Although shower and tub drains serve the same function — to dispose of wastewater into your pipe drainage system — each one performs the task differently, and there are drain differences. Standalone shower tub drains and a tub or bathtub and shower combination drain cannot be used interchangeably. If you are remodeling your bathroom and the project involves replacing your standalone shower with a tub, consider hiring a plumber to install the tub. A plumber can ensure the plumbing outlets meet plumbing code.
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Shower vs. Tub Drains
A shower uses a floor drain, which directly eliminates wastewater from the shower instantaneously as you bathe. A tub drain, on the other hand, requires you to manually close and open it with a lift-and-turn mechanism or a lever. You push the mechanism down and turn it clockwise to close the drain when you want the tub to fill with water.
Once you have finished bathing, you lift the mechanism up and turn it counterclockwise to open the drain and allow the water to drain. A lever works pretty much the same way, except that you pull the lever up to close the drain and push it down to open. You can find shower drains at a variety of stores, including Amazon, Wayfair and Home Depot.
Pipe Connection Size Differences
Shower and tub drains usually have different drain connection sizes to accommodate the various pipe sizes of your home's plumbing drain system. A shower tub drain generally has a 2-inch drain connection, while a tub drain frequently has a 1 1/2-inch drain connection. The drain connection for your tub is generally the same as the one for your sink, whereas the shower drain connection is slightly larger.
When making changes to your shower and tub drains, consider that the drainage pipe may be larger than the drains. For instance, your bathroom may have a 2-inch drain and 3-inch drainage pipe. Make sure you have all of the necessary supplies on hand if you intend on replacing drains.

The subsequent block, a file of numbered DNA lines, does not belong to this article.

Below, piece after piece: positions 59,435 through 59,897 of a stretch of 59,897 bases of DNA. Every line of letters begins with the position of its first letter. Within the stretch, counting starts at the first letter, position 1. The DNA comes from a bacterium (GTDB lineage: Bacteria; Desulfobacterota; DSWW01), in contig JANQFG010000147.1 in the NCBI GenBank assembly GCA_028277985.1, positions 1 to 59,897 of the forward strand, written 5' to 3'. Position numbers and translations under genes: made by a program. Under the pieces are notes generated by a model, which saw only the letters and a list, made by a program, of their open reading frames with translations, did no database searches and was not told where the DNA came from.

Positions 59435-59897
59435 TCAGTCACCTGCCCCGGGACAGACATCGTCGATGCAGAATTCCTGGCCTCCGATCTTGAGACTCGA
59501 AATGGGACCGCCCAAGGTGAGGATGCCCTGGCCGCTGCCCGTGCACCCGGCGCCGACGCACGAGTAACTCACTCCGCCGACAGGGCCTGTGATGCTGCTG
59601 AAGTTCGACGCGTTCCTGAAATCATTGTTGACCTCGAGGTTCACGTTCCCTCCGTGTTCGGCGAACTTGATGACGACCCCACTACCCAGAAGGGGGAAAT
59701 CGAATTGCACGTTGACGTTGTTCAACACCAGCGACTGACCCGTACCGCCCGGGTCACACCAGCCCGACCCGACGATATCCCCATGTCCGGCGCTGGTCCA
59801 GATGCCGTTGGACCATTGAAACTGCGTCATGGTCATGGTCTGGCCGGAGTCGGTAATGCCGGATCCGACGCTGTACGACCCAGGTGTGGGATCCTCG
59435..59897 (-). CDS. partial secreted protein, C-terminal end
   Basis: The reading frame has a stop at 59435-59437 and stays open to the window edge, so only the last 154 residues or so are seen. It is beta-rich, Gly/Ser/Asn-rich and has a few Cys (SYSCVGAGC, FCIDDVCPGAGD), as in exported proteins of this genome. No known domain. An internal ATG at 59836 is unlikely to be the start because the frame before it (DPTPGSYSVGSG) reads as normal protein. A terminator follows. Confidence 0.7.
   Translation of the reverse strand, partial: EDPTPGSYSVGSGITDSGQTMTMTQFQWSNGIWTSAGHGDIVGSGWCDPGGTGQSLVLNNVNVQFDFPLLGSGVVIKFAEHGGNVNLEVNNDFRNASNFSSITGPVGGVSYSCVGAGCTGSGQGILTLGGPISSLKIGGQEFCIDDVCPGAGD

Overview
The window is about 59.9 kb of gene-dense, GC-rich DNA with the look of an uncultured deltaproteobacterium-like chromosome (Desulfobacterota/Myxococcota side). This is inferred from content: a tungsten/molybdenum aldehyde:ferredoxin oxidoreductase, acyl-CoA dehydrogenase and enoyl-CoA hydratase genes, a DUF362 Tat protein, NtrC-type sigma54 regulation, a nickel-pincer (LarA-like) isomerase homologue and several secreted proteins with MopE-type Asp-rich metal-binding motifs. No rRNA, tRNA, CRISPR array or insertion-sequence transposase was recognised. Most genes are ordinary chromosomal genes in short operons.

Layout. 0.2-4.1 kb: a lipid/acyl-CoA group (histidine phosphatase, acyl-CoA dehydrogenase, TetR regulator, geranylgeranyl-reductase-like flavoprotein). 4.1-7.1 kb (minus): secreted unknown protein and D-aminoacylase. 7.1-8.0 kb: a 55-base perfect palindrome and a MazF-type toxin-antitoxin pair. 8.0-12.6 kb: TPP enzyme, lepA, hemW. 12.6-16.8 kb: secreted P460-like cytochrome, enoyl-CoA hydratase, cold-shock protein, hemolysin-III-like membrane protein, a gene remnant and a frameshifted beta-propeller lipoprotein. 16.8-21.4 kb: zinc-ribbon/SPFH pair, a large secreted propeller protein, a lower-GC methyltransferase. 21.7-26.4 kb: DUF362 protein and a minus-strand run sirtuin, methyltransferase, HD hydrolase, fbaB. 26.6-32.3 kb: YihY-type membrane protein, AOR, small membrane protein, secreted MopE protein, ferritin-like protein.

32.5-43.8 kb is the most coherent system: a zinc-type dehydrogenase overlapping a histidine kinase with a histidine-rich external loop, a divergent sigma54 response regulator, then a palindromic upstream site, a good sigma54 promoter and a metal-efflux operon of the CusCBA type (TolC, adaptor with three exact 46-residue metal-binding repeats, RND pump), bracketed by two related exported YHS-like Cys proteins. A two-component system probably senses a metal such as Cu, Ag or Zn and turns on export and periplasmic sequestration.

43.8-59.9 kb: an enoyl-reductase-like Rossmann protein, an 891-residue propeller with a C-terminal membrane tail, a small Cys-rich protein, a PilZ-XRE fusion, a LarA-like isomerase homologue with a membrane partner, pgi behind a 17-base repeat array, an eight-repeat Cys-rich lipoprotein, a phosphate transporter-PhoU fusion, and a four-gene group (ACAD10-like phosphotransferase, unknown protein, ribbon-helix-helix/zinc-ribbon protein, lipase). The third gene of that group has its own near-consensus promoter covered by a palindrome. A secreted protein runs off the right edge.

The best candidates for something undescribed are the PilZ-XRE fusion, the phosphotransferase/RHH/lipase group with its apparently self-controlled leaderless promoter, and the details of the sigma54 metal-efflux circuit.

Connection Differences Between Drains
Since a shower has a floor drain, wastewater empties directly into the plumbing drain system. It does not have to be piped from the shower outlet to the plumbing drain system, like a tub drain requires. With this in mind, you can think of your tub as a floor-level sink. A tub mandates that you install drain connections, similar to those found on your sink, for wastewater to empty into your home's plumbing drain system.
Ensure Installation Is to Code
If you are in the process of converting your shower stall to a standalone tub or bathtub and shower combination, ensure the installation is to code. A shower drain should pipe directly to a shower outlet, and a tub drain should pipe directly to a tub outlet.
Without the correct drain pipe connections, wastewater can drain from the tub and accumulate underneath it until it finds its way to the floor drain and eventually to the drainage system, which can create a health hazard. When unsure, consult with a professional plumber.
Christie Gross has been writing since 1998. Her work writing public policy platforms for elected officials nationwide has been featured in national and local newspapers under various client pen names. Gross has a Bachelor of Arts in English and political science, as well as a Master of Public Administration from the University of Delaware.